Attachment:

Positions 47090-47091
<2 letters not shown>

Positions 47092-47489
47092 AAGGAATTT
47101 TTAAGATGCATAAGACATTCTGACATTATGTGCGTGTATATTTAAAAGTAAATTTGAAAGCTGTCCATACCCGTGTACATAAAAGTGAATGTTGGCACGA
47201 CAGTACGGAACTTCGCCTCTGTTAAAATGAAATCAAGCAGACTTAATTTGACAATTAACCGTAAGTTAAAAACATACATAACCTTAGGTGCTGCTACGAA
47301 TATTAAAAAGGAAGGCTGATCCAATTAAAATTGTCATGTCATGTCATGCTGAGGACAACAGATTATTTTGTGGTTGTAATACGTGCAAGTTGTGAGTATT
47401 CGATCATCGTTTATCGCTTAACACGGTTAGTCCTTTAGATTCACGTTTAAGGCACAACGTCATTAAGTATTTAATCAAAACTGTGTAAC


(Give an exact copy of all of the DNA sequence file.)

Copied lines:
Positions 47090-47091
<2 letters not shown>

Positions 47092-47489
47092 AAGGAATTT
47101 TTAAGATGCATAAGACATTCTGACATTATGTGCGTGTATATTTAAAAGTAAATTTGAAAGCTGTCCATACCCGTGTACATAAAAGTGAATGTTGGCACGA
47201 CAGTACGGAACTTCGCCTCTGTTAAAATGAAATCAAGCAGACTTAATTTGACAATTAACCGTAAGTTAAAAACATACATAACCTTAGGTGCTGCTACGAA
47301 TATTAAAAAGGAAGGCTGATCCAATTAAAATTGTCATGTCATGTCATGCTGAGGACAACAGATTATTTTGTGGTTGTAATACGTGCAAGTTGTGAGTATT
47401 CGATCATCGTTTATCGCTTAACACGGTTAGTCCTTTAGATTCACGTTTAAGGCACAACGTCATTAAGTATTTAATCAAAACTGTGTAAC